I am grateful to count these folks as my new Austin colleagues and look forward to staying in touch with and inspired by them. If a desire to learn & contribute more to our city resonates, applications for next year’s Essential Class are open until July 30. Additionally, there is also a way for the public to participate in the 2 day Beyond Diversity training that is being given as part of Mayor Adler’s Task Force on Institutional Racism and Systemic Inequities here. Personally, I have found time spent investing in myself and my city time well spent indeed.

Women Alone Together

Women Alone Together

Last week, I spent 5 days in southern Utah both doing and learning a lot. I have a lot of new data on how my body works (resting metabolic rate, V02, body composition), new skills from workshops (cooking, meditation and posture), and inspiration from new workouts (Drums Alive, MELT, Ultimate Barre, yoga). I also spent a lot of time walking, hiking and staring at my new desert animal friends. But that’s not what this is about.

This was my first solo vacation. I knew it would be a break from responsibilities. What I didn’t anticipate was the pleasure of being away from living my life like someone’s watching: always prepared to be “on”, setting an example by visibly making the right choices and striving to be a good role model. Austin still in some sense feels like a small town with lots of cross connections, but somehow in Utah I was no one’s mother, wife, friend, colleague or boss. Losing the need to define myself in any relative terms was a gift in itself and I spent 4 days trying to get in touch with what I wanted and doing that. On one morning included skipping planned hikes and all manner of intellectual enrichment in favor of drinking coffee in bed and watching Under the Tuscan Sun in all its cliched glory. I cried. No regrets.

Because the Red Mountain Resort is known for being super female solo traveler friendly, it was packed with a diverse group of other women who needed a break from playing their roles in life as well. Some had hard choices in front of them, some were recovering from physically or emotionally devastating occurrences, many were stressed by the daily demands of the “sandwich generation” – running their own families while now also being in charge of the care of their parents. Interestingly, quite a few shared secrets and intimacies me that that can’t or wont tell their friends in the real world. The break from being yourself also means that no one has the context with which to judge you or in any way change their opinion of you. WHAT A GIFT.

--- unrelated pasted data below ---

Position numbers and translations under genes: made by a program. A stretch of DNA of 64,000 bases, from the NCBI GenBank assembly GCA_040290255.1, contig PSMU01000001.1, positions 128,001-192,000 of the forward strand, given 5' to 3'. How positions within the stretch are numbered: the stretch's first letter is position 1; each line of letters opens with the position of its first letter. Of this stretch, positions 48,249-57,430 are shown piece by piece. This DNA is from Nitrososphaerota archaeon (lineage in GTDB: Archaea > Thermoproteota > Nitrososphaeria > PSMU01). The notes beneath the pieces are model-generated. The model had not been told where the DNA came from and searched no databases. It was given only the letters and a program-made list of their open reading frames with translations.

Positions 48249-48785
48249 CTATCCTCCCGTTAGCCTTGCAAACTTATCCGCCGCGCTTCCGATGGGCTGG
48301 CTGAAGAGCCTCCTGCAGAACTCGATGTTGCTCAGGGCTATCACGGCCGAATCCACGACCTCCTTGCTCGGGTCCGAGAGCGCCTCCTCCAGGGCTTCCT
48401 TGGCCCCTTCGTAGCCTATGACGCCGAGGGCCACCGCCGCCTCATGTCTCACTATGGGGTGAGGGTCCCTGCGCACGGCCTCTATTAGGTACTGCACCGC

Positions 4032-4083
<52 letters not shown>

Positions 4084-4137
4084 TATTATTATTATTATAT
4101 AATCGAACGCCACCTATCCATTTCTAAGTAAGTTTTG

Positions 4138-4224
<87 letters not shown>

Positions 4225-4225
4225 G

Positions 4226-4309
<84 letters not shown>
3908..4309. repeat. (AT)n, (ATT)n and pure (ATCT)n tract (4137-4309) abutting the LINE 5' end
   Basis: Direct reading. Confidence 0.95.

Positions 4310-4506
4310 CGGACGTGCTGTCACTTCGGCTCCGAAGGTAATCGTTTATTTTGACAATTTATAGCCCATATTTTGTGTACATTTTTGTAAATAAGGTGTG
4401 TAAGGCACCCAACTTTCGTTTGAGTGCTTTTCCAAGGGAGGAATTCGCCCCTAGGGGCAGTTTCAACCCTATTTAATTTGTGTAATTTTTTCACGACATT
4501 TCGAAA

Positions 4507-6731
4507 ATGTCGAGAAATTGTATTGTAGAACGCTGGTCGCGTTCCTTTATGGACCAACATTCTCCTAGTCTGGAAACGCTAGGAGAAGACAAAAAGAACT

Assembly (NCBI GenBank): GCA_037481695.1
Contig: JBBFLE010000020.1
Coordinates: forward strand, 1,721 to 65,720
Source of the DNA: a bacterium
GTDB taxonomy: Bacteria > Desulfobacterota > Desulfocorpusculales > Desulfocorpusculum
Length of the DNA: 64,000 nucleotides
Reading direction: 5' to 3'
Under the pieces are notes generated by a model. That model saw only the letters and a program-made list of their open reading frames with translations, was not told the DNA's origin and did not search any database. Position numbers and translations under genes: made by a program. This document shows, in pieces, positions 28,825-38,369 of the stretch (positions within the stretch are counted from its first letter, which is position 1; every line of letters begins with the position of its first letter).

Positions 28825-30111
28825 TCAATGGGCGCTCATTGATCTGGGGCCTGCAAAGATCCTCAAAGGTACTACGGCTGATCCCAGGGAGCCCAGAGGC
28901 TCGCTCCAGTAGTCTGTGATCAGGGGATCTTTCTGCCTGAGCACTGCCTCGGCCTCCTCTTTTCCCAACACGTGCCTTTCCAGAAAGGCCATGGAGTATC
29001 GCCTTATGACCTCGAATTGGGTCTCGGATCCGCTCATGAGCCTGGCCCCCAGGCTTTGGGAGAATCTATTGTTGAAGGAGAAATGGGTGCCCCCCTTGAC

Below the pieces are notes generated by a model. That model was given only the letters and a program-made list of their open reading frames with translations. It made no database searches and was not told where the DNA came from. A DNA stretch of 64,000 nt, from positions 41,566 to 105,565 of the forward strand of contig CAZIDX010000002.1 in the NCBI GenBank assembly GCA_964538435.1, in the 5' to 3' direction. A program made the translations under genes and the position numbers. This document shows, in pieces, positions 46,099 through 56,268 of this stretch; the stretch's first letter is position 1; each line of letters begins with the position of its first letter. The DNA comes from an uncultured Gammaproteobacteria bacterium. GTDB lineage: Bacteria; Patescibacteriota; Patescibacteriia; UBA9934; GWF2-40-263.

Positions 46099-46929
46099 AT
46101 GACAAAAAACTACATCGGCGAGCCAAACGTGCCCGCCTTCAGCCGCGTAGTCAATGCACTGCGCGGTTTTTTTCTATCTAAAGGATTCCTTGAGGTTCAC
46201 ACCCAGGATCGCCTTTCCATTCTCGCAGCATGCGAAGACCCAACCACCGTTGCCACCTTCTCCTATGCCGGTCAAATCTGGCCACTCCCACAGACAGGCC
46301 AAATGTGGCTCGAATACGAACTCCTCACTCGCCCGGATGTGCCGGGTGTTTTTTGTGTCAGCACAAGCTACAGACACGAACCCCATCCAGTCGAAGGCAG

I highly recommend the programming at the Red Mountain Resort and have already attempted to incorporate some of what I learned there into my life at home. But, as I dive back into real life today, what I want to maintain is the ability to listen to what it is that I truly want, the courage to share more of what is actually going on in my head and the openness to try to grow – awkwardly – surrounded by people who actually know me.



Milestone Momentum

Milestone Momentum

The Miracle family atop the “Rocky Steps” in Philly  – May 30, 2018

If the current state of my Facebook is any indication, I am one of the masses of parents experiencing major changes at the end of May. Last week my children graduated from 5th grade (yes, there’s a ceremony) and kindergarten (also a ceremony) and this week I will mark the 20 year mark of my graduation from Princeton (marked with a parade and fireworks which beats any ceremony to death).

While most of this blog has to do with word of mouth, business or customer success advice, this one’s about me and 4 commitments I’m trying to hold myself to in this time of change:
Stay Present. My go-to activity in times of change is disappear through my phone, a TV screen, the door of a gym, you name it – anywhere but thinking about whatever is happening that is causing my emotions to brim. My emotional boxes overflow as much as my closet(s) and instead of re-stuffing, I’m committed to actually think, acknowledge and feel the feels this time. My babies are growing up and that is awesome. I don’t want to miss it.
Don’t Fall For It. Meanwhile, the cynic in me (you didn’t think someone broke into this site, did you?) is keeping me honest on whether I’m feeling MY feelings or what someone is trying to make me feel with manipulative music or because there is peer pressure as to how one is SUPPOSED to feel. I’m trying to be aware of my legitimate feelings and not get caught up in what normal people “should” be feeling. They rarely match.
Practice Gratitude. I have struggled staying consistent on this, but the practice of saying 3 things I am grateful for out loud every day has been a great brain-primer when I remember to do it. This is especially valuable to shift headspace and provide solid grounding on trying days – especially the days of gritting my teeth through kid stuff that is not in my wheelhouse (e.g. “ropes course” – the very mention of which used to strike fear in my heart). As a John Bell disciple, I believe all things can be solved by LifeHacker so here are 40 ideas on Gratitude Practices if you’re curious.
Expose My Own Journey. I want my kids to know that I’m not done learning and striving to accomplish more. I’m not ready to pass the baton on “my time” and live only through my kids – I fundamentally believe my most impactful years are ahead of me. Maybe its hereditary. My father was recently telling me about reading a short story out loud at a festival honoring a local writer and I realized he was sharing to expose the fact that at 80 he is still on HIS own journey of becoming. My husband is the grandson of a woman who won an Emmy in her 50s and became a published poet in her 90s. I can delight in supporting my children’s becoming AND not be done yet and I want them to see me reaching even when I fail (at tap dancing, restarting piano, applying for a community leadership program, etc) – I won’t stop and I don’t want them to either. Seeing me fail and prevail is strategic.